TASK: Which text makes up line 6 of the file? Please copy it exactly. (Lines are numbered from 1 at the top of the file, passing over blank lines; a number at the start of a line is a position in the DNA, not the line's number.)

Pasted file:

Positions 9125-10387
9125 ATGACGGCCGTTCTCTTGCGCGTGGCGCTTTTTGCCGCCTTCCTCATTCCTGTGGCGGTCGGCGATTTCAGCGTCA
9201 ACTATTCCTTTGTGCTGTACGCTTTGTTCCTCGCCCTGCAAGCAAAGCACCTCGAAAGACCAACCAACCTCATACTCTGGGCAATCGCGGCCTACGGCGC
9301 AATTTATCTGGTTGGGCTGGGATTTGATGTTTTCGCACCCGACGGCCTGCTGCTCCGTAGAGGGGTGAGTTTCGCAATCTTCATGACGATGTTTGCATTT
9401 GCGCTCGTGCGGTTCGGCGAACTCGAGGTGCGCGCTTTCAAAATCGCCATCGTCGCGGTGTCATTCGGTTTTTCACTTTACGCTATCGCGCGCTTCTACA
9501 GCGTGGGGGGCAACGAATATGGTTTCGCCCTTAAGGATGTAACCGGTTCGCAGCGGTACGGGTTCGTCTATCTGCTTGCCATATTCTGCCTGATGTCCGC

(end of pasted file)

9501 GCGTGGGGGGCAACGAATATGGTTTCGCCCTTAAGGATGTAACCGGTTCGCAGCGGTACGGGTTCGTCTATCTGCTTGCCATATTCTGCCTGATGTCCGC